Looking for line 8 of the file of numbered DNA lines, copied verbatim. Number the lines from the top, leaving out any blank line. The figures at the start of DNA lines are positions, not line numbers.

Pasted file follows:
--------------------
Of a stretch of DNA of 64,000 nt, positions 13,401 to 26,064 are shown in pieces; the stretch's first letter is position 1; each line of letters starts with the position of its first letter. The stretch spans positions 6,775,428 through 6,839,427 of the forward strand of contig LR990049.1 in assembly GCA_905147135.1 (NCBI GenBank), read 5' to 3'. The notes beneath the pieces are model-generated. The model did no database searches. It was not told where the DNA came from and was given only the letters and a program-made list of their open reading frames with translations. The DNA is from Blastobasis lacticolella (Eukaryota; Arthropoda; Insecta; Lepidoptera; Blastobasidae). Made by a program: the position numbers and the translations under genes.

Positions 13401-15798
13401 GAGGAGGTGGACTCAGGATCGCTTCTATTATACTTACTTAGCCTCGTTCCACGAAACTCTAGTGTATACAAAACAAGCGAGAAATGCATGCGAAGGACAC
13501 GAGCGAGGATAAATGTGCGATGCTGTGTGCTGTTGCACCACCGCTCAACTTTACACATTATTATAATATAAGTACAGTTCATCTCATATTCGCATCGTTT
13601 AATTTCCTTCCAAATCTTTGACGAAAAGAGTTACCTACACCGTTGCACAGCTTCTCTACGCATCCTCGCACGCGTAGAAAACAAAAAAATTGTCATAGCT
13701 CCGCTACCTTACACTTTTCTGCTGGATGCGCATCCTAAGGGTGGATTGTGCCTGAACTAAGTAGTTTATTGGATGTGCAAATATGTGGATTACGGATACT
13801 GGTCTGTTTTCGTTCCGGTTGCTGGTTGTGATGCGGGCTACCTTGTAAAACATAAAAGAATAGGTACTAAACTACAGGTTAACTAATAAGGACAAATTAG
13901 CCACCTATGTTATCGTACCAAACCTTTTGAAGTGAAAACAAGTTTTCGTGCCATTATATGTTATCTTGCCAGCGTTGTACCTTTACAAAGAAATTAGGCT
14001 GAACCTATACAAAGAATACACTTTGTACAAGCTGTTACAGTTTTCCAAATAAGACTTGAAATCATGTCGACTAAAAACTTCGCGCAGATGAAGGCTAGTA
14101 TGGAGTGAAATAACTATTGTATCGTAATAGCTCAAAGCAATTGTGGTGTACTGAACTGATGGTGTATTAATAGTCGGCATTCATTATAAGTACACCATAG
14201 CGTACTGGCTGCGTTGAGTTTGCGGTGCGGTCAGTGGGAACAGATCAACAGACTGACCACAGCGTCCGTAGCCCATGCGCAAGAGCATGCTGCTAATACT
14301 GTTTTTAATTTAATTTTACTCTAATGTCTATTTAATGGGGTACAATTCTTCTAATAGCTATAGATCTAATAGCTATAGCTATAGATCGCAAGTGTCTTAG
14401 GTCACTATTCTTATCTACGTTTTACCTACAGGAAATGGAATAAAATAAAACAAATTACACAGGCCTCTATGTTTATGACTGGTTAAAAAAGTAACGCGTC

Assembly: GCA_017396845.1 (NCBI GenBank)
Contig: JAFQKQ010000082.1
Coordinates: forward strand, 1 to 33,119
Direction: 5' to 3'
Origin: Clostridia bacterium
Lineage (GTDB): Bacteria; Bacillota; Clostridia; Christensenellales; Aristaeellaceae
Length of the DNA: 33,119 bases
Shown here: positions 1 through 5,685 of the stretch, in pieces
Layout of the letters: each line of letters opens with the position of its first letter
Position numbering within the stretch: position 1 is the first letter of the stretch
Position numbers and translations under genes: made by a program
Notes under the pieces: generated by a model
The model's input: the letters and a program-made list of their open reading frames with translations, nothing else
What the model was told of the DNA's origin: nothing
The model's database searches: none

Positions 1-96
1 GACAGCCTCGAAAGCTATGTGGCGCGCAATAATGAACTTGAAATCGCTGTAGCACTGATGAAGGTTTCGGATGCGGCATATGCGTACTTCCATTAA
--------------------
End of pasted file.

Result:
13901 CCACCTATGTTATCGTACCAAACCTTTTGAAGTGAAAACAAGTTTTCGTGCCATTATATGTTATCTTGCCAGCGTTGTACCTTTACAAAGAAATTAGGCT